This week I've started working with my spanish tutor, Betina, on translating a comic book series I wrote, called "The People That Melt in the Rain". Starting next month we'll be launching the English and Spanish versions as web comics. It's the story of a girl named Laura who moves to a small town in the mid-west, that happens to be under a terrible curse. Mike drew it and has done a beautiful job. Meanwhile my comic strip "The Horribles" is off to a great start!
I've found a place where the girls can take swim class for the summer. They offer a number of summer camps as well... so no laying about driving Mommy crazy! Unlike school these activities will be totally in spanish, but the girls are ready and have amazing comprehension now.
November is here now and Phoebe's birthday is coming soon, then Christmas and Hannukah and summer break all at once! Chau todos!



Be sure and check out the upcoming chapter of "The Horribles"
at http://www.TheHorribles.SmackJeeves.com

Saturday, October 11, 2008

Nightmares and Ghosts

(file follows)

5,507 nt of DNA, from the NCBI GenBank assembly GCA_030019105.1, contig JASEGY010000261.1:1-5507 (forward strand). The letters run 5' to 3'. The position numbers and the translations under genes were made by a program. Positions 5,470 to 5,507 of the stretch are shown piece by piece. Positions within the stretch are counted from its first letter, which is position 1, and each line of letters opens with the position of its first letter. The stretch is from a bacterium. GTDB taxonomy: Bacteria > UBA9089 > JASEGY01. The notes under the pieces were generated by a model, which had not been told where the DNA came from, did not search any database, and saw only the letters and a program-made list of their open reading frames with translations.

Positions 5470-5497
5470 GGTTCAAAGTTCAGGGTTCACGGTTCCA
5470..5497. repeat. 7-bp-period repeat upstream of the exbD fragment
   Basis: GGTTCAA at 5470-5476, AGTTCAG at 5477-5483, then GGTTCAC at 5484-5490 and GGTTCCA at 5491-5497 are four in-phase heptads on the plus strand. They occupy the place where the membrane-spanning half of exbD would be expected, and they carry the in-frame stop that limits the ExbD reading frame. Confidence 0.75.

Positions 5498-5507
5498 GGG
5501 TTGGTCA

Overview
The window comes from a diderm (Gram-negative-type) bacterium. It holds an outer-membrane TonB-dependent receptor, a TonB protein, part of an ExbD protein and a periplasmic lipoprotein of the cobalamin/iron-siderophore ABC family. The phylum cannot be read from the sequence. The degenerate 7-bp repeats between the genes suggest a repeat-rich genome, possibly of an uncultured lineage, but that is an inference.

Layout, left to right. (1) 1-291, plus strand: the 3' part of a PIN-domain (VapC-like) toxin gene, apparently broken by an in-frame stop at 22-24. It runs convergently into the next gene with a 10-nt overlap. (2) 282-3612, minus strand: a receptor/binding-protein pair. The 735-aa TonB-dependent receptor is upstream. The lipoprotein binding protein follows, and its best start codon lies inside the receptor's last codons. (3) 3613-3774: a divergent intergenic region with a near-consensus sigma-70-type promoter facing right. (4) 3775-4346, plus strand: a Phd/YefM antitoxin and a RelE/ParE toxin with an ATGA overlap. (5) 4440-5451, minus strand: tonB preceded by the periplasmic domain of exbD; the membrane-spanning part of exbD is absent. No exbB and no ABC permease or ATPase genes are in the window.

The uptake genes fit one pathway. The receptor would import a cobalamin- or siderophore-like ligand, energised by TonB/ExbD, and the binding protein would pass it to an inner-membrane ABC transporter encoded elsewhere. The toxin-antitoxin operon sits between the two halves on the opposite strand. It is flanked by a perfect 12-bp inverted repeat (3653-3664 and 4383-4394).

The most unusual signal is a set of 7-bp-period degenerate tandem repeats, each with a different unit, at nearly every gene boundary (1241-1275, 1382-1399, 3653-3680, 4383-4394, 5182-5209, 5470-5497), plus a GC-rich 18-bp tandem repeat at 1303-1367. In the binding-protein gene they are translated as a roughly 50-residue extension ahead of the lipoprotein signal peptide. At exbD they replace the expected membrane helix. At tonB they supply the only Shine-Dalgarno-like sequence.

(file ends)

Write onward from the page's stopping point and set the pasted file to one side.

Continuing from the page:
I met a ghost hunter once. At the Saratoga Springs mall, of course. He sat in the bookstore wearing a plaid cap and had a neatly trimmed white beard. He was signing his new book, The Ghosts of the Hudson Valley.
Being a resident of the Hudson Valley (at the time), a fan of the supernatural, and a fellow author, the man was like a living magnet for me. My kids were crying, my in-laws wanted to leave, but I was going to talk to this guy.
He told me of electrified fields, of visiting sites that were totally unremarkable, until he returned with his psychic. Then the place would instantly become repulsive and would make him feel so sick he had to run out. He said his work was dangerous and every day felt lucky to be alive. While he spoke to me, Phoebe came running over with tears in her eyes. He looked at her and said, "She's a scorpio isn't she?" Inwardly I groaned, while I find ghosts fascinating, I find astrology annoying. Reluctantly I said, "Well, yes."
"Poor girl. She has very vivid dreams. They're probably very scary at this age."
I was surprised, Phoebe was having nightmares and kept coming into bed with us at night. I bought his book, but that didn't really help Phoebe.
It's three and a half years later and Phoebe still has nightmares. She can't stand movies with scary parts (much to the chagrin of Mike, me and Chloe- who love a good scare). Taking a Benedryl before bed only seemed to make it worse and now she won't take one even when she really needs it for her soap allergy. Last March we bought her a dream catcher at the Artisan's Market. It's really a beautiful one with a large shiny stone in the center. We polish it each night before bed and she took it with her on the bus to Buenos Aires. She hooked it to the luggage rack over head where it swung wildly for the entire 20 hours of the journey.